The Green Bay Packers host the Kansas City Chiefs in the annual Bishop's Charities Game, the preseason finale at Lambeau Field at 6:00 p.m. CT on Thursday, televised regionally on the Packers TV Network.
The Big Picture: What's at Stake?
The fourth and final preseason contest is the yearly "Don't Get Hurt" game in which the starters either play sparingly or not at all. The game isn't so much for the first-stringers as it is the players on the roster bubble that have one final opportunity to prove they're worth keeping on the regular season 53-man roster.
If nothing else, Thursday's game will be an opportunity to see how former Packers executive John Dorsey is doing building his own franchise as general manager of the Chiefs. In his first year on the job, Dorsey was named the NFL's Executive of the Year by the Pro Football Writers of America.
What to Watch When the Packers Have the Ball
A) Corey Linsley working with the starters: After previous starter J.C. Tretter suffered a knee injury in the Packers' last game against the Oakland Raiders, the Packers have nowhere else to turn at the center position but to their fifth round draft choice.
The starters typically don't play much in the last preseason game, but Linsley is the exception to the rule. As a rookie, he needs the work and learning opportunities more than most as the Packers get ready to face the defending Super Bowl champion Seattle Seahawks in the regular-season opener just a week later.
It doesn't appear as if the Packers are highly motivated to see Aaron Rodgers play in the final preseason game, but it's the only opportunity to get some work with his new center in a game environment before the regular season begins.
B) The final opportunity for Matt Flynn and Scott Tolzien: Even if Rodgers does happen to play on Thursday, it won't be for long. The vast majority of the playing time will go to Flynn and Tolzien, especially after the Packers cut fellow quarterback Chase Rettig earlier in the week.
Two questions still have to be answered for the Packers: A) Who will the backup quarterback be? And B) Will the Packers keep two or three quarterbacks on their regular-season roster?
Thursday is the last chance for Flynn and Tolzien to help the Packers come to a conclusion, and both figure to get long looks.
C) All wide receivers after the top three: Jordy Nelson, Randall Cobb and Jarrett Boykin have locked up the top three spots on the wide receiver depth chart. Beyond the top three, the rest of the wideouts need all the work they can get.
Second round draft choice Davante Adams might have a roster spot locked up, but he needs to takee advantage of every opportunity to get a better handle on the team's offense.
Meanwhile, Jeff Janis, Kevin Dorsey, Myles White and Alex Gillett are left to fight for one, maybe two, roster spots. A good showing on Thursday could sway the decision makers.
What to Watch When the Chiefs Have the Ball
A) Anyone lining up at nose tackle: After B.J. Raji tore his biceps in the Packers' last game against the Raiders, the Packers are looking for replacements, whether it will be one guy they'll rely heavily upon or several players on a rotational basis.
When the Packers practiced on Monday, it was reportedly Josh Boyd lining up with the starters at nose tackle, but by the time Wednesday came, it was free-agent addition Letroy Guion seeing time with the first-string defense despite coming off the team's Non-Football Injury (NFI) list just days earlier.
Undrafted rookie Mike Pennel has also been one of the pleasant surprises of training camp for the Packers this summer, and he may be able to lock up a roster spot with a solid showing against the Chiefs.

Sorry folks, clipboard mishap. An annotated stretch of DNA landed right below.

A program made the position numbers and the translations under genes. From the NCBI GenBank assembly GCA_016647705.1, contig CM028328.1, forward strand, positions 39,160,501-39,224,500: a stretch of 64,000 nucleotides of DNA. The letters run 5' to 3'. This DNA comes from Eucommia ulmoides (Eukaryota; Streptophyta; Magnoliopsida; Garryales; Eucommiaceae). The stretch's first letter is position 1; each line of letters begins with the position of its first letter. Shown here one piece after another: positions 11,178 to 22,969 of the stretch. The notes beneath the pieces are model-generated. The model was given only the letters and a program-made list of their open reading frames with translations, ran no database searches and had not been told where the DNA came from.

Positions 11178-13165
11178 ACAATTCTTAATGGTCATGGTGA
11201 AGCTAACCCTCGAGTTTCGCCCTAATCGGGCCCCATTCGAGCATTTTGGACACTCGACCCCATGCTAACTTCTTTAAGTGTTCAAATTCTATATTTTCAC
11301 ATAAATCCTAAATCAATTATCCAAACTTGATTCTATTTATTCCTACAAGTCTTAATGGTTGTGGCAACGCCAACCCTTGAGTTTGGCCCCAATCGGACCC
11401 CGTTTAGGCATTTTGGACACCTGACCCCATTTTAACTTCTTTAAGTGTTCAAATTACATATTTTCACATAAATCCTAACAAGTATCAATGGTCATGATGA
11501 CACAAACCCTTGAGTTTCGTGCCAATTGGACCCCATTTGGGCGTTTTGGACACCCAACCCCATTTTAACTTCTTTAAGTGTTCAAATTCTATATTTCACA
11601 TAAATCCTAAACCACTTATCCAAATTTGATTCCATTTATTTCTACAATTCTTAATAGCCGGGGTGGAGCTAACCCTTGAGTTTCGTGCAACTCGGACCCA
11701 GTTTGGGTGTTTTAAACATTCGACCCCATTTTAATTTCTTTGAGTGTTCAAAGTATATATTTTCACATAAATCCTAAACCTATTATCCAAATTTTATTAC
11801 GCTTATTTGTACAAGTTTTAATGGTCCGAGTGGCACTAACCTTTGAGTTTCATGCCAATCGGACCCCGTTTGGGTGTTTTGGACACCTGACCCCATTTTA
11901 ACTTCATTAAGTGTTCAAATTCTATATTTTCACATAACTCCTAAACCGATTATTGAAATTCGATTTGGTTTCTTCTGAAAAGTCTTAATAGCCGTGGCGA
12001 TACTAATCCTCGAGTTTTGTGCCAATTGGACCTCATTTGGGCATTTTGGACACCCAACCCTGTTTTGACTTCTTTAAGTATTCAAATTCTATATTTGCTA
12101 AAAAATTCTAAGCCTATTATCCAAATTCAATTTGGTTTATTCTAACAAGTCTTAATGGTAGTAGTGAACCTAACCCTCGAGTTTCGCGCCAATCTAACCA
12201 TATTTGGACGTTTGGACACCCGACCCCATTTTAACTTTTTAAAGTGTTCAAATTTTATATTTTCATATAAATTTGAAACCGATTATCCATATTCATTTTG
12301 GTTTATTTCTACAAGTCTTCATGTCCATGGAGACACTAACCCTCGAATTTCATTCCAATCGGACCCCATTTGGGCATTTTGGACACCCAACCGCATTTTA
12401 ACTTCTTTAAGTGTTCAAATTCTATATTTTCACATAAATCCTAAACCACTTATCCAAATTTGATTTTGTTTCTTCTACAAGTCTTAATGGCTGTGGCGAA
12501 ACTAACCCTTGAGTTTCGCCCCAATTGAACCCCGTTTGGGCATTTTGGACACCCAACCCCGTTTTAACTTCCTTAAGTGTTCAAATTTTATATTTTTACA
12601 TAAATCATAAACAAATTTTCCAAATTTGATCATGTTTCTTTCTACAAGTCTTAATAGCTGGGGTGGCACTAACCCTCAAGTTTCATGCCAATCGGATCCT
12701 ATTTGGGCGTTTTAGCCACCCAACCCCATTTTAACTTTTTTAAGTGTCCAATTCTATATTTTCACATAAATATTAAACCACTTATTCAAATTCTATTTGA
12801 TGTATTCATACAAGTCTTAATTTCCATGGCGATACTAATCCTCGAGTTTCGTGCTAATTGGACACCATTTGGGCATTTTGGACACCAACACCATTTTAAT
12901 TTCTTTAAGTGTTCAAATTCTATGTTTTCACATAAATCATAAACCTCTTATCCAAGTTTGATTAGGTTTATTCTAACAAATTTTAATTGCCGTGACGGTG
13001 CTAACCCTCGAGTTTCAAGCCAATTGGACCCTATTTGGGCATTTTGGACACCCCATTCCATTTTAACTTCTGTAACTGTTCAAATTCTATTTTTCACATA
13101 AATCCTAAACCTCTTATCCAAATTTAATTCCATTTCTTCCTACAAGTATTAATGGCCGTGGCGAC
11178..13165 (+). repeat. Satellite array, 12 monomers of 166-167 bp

B) Jamari Lattimore and Sam Barrington: Although his quadriceps injury isn't expected to be as bad as Raji's, linebacker Brad Jones will not play in Thursday's game, according to head coach Mike McCarthy.
Lattimore, who replaced Jones in the starting lineup for four games last season, is expected to do so once again versus the Chiefs. The burden is on Lattimore to do more than flash occasionally solid play and start to become more consistent.
Second-year player Sam Barrington will also use the final preseason game as a platform to show that he's deserving of a bigger role, perhaps ahead of Lattimore.
C) Where Carl Bradford and Nate Palmer line up: With so much depth at the outside linebacker position, the Packers finally started to give some practice-time snaps to Bradford and Palmer on the inside this week.
What remains to be seen is whether the Packers are merely experimenting or a full-fledged transition is in effect.
The Packers have plenty of experience shifting linebackers from the outside to the inside. Jones, Lattimore and Rob Francois have all done so under defensive coordinator Dom Capers. But whether Bradford or Palmer will play there on Thursday is unknown.
What to Watch on Special Teams
The bubble players: So often fans watch the specialists: the kickers, the punters and return men instead of the other 10 players on the field. But the Packers will be looking at those players on the roster bubble to do the dirty work on special teams when tehy put together their 53-man roster: those doing the blocking and the tackling.
For example, the two players who led the team in special-team play-time percentage in the last game against the Raiders were Bradford (20 plays) and Dorsey (16 plays), neither of whom is expected to play a large role on defense or offense respecively this season.
The Packers will be paying special attention to players on the coverage and blocking units in order to find out who can help them when the games count.
Brian Carriveau is the author of the book "It's Just a Game: Big League Drama in Small Town America," and editor at Cheesehead TV and its "Pro Football Draft Preview." To contact Brian, email firstname.lastname@example.org.
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